Coping With Loss During COVID
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Loss happens to everyone. It is an inevitable thing we expect to encounter ever so often as we journey through life. I remember when I was 10 years old I had a black kitten. He was so adorable with snow-white paws and a snow-white patch in the middle of his face. I enjoyed watching that kitten grow. I fed it. I played with it. I watched over it. But then one day my kitten went out into the backyard to play. Unfortunately, he never returned. I was hurt. The sudden loss of my kitten, a part of my daily routine, a highlight of my day, was no longer there and would no longer be. As a curious 10-year-old, of course, other things would soon occupy my time and attention. It hurt at that moment but the hurt would not last forever. Thinking back on that time, I wonder how that summer would have differed had I experienced more than the loss of my kitten. Recently, "loss" has metamorphized. It’s gone from a transient event to a recurring, reverberating experience for all of us.
COVID-19 is something a lot less trivial than a run-a-way kitty. COVID-19 has come in hard, taking with it many of our daily staples, routines, and even loved ones. What’s more, is that COVID has created an experience of either singular or layered loss for many. Jobs have ended, vacations and birthdays canceled, and the most devastating of all, people are losing their lives. Whether you’ve been impacted directly or indirectly, it is important to know how to cope with this shift in life as we know it.
Humans have a natural response to everything we face in life. It is how we learn to adapt and survive. Our natural response to loss is grief. Concerning grief, I want to walk you through what to expect and how to cope.
Grief looks different for every individual. You can experience a variety of difficult emotions or none at all. Grief can also cause disruptions in our daily lives outside of the disruptions caused by COVID-19. You may find yourself sleeping more or less, eating more or less, and avoiding communication with others. The thing about grief is, the more loss you experience, the more intense grief becomes. So what do we do as we experience layers of loss?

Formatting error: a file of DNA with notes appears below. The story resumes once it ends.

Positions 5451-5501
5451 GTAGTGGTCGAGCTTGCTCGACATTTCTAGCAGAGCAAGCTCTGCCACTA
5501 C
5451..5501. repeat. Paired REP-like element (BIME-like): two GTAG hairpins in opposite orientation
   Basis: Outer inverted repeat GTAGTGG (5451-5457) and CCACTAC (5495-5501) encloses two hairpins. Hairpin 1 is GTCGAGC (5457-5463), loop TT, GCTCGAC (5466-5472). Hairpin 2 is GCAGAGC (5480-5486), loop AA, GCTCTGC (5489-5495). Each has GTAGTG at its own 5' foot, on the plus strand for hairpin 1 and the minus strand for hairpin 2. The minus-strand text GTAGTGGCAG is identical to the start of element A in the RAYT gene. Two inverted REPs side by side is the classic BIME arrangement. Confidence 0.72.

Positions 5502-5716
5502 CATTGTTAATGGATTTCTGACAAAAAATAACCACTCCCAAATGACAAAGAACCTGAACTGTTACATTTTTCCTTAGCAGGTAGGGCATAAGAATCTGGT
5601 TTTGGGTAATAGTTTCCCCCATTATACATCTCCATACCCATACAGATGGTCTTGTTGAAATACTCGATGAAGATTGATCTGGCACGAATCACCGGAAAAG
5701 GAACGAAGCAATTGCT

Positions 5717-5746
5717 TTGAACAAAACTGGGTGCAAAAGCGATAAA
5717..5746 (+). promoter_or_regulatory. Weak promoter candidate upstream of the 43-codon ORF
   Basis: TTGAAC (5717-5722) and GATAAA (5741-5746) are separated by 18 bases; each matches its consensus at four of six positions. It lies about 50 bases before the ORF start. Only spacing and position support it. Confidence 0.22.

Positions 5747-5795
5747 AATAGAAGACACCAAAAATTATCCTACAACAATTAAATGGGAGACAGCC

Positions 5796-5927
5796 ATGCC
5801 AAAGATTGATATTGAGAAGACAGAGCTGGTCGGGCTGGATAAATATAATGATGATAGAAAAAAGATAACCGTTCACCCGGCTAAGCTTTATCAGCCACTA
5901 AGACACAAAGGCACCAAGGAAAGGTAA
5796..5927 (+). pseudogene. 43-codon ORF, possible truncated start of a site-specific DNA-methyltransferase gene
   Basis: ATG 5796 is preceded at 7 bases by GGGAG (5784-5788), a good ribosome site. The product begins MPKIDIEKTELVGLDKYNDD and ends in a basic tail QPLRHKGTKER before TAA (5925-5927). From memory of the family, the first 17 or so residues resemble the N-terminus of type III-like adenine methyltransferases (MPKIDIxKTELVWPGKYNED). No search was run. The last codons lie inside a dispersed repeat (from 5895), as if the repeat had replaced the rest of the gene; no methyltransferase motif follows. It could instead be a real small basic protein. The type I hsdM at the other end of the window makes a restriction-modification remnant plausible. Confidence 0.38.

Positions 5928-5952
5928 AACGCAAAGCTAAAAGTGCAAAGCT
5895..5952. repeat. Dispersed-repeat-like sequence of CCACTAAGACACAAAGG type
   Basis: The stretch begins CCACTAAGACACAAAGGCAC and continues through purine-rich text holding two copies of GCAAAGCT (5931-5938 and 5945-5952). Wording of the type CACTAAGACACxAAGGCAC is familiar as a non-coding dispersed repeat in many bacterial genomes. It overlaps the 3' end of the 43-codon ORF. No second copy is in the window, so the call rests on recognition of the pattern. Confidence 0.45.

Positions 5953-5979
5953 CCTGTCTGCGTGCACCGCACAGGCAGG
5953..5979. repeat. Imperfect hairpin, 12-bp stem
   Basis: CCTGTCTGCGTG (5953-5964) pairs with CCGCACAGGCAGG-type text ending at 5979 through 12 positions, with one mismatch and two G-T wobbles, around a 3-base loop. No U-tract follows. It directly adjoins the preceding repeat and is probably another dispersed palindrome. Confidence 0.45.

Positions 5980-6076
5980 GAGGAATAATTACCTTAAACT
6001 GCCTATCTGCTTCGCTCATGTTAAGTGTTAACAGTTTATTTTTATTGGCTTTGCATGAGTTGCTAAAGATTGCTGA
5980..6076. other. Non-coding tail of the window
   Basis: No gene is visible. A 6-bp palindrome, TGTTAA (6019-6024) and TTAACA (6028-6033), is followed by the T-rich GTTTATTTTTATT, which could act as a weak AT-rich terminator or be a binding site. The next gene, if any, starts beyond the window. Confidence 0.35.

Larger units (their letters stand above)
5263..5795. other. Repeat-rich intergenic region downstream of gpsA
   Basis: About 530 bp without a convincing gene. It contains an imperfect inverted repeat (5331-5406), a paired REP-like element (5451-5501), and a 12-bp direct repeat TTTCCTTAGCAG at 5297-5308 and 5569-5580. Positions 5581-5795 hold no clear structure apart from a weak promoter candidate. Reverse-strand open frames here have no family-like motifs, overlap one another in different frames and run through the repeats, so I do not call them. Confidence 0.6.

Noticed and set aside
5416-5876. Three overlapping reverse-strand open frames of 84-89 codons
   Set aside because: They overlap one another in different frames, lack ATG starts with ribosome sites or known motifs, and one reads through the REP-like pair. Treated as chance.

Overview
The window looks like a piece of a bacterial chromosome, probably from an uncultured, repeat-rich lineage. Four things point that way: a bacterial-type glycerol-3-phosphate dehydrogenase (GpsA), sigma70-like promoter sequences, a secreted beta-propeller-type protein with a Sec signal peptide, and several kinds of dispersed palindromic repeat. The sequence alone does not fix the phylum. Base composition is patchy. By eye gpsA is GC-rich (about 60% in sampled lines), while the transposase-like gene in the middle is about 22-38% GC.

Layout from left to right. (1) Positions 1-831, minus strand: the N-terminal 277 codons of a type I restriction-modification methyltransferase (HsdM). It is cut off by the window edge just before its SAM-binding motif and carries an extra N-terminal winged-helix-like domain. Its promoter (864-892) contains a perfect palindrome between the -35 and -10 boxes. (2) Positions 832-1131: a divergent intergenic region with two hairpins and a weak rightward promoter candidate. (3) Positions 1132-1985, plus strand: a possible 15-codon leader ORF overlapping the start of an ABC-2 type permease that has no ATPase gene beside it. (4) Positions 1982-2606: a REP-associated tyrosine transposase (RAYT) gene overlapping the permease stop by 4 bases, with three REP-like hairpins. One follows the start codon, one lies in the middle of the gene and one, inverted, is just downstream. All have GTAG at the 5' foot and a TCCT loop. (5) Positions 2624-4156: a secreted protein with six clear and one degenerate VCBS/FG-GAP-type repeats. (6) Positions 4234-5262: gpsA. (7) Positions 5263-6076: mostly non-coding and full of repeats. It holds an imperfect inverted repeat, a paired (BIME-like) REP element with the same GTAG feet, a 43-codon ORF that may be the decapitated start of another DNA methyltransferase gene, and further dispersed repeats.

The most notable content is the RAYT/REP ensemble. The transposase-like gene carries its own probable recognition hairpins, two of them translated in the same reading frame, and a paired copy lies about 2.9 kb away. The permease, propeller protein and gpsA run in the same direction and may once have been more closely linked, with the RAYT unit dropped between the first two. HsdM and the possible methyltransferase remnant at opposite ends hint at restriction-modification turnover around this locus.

The best thing to do is recognize that we will all be affected in some way by this virus. Knowing this, we get ahead of the curve by preparing to deal with loss in a healthy way. Notice that I said healthy. There is no right or wrong way to grieve. As I previously mentioned, grief looks different for every individual because it is influenced by our personality, experiences, and beliefs.
Healthy grief looks like:
Acknowledging our loss - ignoring it will not delay the effects of loss.
Acknowledging our emotions - they will vary, so accept them for what they are.
Not grieving alone - call friends or family to process your experience.
Taking care of ourselves - self-care is a great remedy for pain.
I think it is also very important to be mindful of the “Brightside” during difficult times. Science shows that people who can tap into gratitude are more resilient during difficult times. Something to be grateful for is that you are not experiencing this pandemic or its effects alone! We are all doing this together, and although we are socially distanced, we can remain connected at the heart. Let’s love and support one another! Compassion, care, and empathy heal in ways immeasurable.